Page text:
Monday, April 06, 2020

In Pics: Rih Ngai – a Zeliangrong festival of war and victory
IFP Bureau | First Published: February 12, 2020 20:09:20 pm
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Rih Ngai, a festival of war and victory is celebrated by the Zeliangrong community settled in the Northeastern states of India. The festival is held annually in the month of February.

The term ‘Rih’ means war and ‘Ngai’ means festival. The festival is the reminiscence of wars and raids during the head hunting days

Some Zeliangrong celebrate Rih Ngai as Chaga Ngai. It is celebrated to protect the cultural identity of the community

On the day of the festival, ‘Danjaomei’, an omen taking rite, is performed early morning by a ‘Pei’ elder who officiates as priest at the abode of Bambu or Shong- a village deity, to avoid any untoward incident during the festival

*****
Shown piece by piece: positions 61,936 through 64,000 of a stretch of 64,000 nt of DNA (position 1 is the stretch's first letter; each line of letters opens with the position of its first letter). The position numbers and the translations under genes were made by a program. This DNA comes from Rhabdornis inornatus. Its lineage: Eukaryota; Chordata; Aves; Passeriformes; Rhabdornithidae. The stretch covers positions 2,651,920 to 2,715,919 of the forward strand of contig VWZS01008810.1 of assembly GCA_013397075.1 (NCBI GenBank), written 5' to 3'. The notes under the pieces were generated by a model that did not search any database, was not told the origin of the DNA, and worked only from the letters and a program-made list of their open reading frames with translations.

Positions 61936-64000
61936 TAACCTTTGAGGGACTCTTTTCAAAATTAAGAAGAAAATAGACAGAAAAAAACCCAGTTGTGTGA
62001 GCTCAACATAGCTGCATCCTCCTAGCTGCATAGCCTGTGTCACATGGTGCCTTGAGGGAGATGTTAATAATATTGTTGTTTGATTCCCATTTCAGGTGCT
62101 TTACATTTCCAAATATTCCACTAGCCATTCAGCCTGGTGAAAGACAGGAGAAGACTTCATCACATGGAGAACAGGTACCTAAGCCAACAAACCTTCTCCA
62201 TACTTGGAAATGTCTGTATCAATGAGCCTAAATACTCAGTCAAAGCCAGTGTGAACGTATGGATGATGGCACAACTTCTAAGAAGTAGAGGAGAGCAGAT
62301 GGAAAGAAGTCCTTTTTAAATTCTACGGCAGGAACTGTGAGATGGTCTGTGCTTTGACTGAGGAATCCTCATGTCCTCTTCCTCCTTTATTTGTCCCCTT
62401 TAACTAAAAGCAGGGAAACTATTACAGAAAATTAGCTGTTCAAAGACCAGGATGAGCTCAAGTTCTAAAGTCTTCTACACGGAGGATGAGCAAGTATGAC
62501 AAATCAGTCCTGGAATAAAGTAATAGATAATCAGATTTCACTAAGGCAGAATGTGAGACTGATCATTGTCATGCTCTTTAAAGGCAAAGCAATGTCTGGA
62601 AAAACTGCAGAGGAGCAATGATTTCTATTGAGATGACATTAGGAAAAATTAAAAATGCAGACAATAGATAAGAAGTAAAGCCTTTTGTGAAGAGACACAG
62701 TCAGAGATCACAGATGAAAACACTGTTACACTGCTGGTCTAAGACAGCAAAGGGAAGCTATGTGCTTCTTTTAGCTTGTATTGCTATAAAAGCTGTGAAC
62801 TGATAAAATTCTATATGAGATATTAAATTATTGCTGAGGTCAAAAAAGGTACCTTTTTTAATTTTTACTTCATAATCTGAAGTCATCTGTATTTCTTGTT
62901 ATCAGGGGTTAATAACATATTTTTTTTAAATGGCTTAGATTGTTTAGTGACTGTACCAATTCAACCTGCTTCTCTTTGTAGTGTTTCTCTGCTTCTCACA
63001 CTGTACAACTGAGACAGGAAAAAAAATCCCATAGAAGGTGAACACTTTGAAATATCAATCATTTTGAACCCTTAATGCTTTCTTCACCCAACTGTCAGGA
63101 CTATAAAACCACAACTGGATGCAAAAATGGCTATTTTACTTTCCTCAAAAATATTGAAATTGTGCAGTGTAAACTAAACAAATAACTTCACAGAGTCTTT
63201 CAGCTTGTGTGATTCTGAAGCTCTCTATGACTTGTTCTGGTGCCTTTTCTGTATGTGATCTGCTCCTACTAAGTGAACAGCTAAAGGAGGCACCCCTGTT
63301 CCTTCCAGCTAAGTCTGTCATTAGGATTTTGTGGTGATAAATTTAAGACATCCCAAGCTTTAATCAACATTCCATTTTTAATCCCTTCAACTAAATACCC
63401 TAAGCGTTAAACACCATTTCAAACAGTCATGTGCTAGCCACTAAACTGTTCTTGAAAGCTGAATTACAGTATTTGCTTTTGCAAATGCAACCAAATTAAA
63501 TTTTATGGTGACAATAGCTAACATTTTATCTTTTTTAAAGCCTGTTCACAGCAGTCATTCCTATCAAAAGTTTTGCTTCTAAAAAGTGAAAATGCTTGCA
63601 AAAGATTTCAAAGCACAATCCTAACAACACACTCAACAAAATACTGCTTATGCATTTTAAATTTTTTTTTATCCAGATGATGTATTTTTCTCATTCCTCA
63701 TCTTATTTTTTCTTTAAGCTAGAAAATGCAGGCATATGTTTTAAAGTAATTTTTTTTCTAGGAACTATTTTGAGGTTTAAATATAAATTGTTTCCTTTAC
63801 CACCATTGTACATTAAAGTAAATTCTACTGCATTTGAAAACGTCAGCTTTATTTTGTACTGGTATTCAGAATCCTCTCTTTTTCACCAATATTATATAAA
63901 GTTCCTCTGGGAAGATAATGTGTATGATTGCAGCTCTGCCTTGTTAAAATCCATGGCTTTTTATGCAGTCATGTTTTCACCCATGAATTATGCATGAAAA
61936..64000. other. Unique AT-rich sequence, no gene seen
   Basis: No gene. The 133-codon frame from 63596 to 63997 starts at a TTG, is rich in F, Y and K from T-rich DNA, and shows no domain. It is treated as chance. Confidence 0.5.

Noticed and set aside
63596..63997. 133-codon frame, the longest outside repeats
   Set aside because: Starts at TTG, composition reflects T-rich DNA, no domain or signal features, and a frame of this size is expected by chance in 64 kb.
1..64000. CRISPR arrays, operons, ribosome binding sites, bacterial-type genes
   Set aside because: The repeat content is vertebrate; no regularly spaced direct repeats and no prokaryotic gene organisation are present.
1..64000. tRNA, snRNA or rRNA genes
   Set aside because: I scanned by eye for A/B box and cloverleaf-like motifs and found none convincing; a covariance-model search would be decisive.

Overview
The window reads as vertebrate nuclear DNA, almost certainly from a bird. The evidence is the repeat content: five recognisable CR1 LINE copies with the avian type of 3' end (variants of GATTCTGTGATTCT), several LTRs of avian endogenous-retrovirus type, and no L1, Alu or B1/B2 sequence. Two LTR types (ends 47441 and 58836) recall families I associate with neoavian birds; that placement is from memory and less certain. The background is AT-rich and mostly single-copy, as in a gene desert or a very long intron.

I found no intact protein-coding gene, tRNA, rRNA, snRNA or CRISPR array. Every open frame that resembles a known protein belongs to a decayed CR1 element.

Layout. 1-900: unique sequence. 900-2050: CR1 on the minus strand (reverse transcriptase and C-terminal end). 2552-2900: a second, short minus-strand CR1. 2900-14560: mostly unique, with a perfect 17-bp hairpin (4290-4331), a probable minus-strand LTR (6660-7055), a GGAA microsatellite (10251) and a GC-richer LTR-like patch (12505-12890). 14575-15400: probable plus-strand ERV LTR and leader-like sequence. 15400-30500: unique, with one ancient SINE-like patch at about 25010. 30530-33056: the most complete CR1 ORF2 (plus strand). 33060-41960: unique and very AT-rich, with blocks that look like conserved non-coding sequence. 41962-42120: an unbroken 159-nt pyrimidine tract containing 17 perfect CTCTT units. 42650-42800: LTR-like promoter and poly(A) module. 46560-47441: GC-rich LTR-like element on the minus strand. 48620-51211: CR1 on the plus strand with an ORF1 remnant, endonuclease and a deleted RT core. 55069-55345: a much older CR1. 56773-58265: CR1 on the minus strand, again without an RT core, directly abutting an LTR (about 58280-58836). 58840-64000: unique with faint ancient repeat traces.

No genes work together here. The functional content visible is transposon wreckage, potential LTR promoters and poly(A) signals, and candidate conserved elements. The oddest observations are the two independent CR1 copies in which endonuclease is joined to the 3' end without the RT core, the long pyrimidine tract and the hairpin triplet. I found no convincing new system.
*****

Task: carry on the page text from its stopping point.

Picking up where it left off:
The dances are performed only by married women led by the male counterparts

Rituals like ‘Kavouna’, ‘Ritaak Ganmei’ are also performed during the festival wherein the elderly men recite warrior talks, war hymns, etc.

In the afternoon, the male members perform a ritual called ‘Hoigammei’. Armed with spear and dao take, they male members take out a procession chanting Ho Ho in chorus

Interestingly, the festival food is cooked by the new fire produced from wood or bamboo friction (Mailapmei) by the boys of the male dormitory (Khangchu)

Come evening, every household offers a cock to the Supreme God for wellbeing and bountiful harvest.

‘Joupan Keimei’- a ritual of offering holy wine to the Supreme God and village deity including the ancestors is performed for safety, and prosperity

(PHOTO: IFP)

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